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Case Reports in Dentistry
Volume 2014 (2014), Article ID 186213, 4 pages
Case Report

Surgical and Prosthetic Rehabilitation of Combination Syndrome

Department of Dental Sciences and Surgery, University of Bari “Aldo Moro,” Piazza G. Cesare No. 11, 70124 Bari, Italy

Received 7 November 2013; Accepted 12 December 2013; Published 6 January 2014

Academic Editors: M. A. Compagnoni, A. Y. Gamal, and S. Kourtis

Copyright © 2014 Paolo Carlino et al. This is an open access article distributed under the Creative Commons Attribution License, which permits unrestricted use, distribution, and reproduction in any medium, provided the original work is properly cited.


The aim of this report is to analyze the clinical symptoms, ethologic factors, and prosthetic rehabilitation in a case of Combination Syndrome (CS). The treatment of CS can be conventional or surgical, with or without the bone reconstruction of maxilla. The correct prosthetic treatment helps this kind of patients to restore the physiologic occlusion plane to allow a correct masticatory and aesthetic function. Management of this kind of patients can be a challenge for a dental practitioner.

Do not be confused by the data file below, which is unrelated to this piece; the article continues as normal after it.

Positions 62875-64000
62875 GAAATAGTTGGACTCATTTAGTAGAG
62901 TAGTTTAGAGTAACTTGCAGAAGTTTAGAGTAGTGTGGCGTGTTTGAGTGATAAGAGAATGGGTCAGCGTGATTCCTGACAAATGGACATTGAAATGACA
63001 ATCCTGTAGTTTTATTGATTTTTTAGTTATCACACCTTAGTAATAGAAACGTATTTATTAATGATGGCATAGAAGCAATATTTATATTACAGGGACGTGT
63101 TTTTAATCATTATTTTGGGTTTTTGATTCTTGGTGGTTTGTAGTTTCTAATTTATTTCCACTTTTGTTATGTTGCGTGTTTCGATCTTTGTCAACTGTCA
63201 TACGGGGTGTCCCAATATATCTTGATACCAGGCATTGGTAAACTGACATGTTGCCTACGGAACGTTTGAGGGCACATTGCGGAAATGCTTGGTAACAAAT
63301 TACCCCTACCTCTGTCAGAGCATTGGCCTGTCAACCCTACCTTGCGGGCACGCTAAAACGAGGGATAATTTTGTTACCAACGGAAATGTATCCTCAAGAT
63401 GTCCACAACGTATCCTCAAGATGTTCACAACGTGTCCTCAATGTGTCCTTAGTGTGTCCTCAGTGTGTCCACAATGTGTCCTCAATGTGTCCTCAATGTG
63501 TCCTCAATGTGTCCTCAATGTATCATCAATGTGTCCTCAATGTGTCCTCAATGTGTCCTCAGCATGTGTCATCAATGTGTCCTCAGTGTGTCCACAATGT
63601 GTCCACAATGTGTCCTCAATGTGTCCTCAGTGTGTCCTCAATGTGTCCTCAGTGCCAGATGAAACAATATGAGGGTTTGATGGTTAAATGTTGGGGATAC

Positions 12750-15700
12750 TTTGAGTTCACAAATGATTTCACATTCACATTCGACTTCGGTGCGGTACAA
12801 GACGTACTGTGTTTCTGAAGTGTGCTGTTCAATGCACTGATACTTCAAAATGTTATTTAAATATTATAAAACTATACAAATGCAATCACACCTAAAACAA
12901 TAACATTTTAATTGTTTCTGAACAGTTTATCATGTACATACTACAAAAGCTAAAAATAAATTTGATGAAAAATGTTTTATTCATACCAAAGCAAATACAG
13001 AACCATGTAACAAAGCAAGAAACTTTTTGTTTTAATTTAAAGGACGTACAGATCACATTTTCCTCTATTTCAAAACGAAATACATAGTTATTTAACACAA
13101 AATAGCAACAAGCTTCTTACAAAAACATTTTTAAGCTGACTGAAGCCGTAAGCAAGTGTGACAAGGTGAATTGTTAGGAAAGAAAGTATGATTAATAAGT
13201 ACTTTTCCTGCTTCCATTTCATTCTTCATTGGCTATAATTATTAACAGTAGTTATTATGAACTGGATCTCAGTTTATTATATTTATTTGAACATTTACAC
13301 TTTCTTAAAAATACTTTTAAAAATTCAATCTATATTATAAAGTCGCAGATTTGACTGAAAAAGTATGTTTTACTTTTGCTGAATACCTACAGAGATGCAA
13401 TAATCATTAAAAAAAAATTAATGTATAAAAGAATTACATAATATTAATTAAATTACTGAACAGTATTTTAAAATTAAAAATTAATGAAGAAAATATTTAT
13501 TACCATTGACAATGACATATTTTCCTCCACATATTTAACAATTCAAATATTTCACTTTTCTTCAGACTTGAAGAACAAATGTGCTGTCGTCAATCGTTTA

1. Introduction

The seventh edition of the Glossary of Prosthodontic Terms defines Combination Syndrome (CS) as “the characteristic features that occur when an edentulousmaxilla is opposed by natural mandibular anterior teeth, including loss of bone from the anterior portion of the maxillary ridge, overgrowth of the tuberosities, papillary hyperplasia of the hard palate’s mucosa, extrusion of the lower anterior teeth, and loss of alveolar bone and ridge height beneath the mandibular removable partial denture bases—also called anterior hyperfunction syndrome” [1, 2].

This matches the findings of Kelly on the pattern of residual ridge resorption as observed in a group of patients completely wearing maxillary dentures opposing distal extension removable partial dentures (RPD).

Saunders noted an associated loss of vertical dimension of occlusion, occlusal plane discrepancy, anterior repositioning of the mandible, poor adaptation of the prostheses, epulis fissuratum, and periodontal changes [3].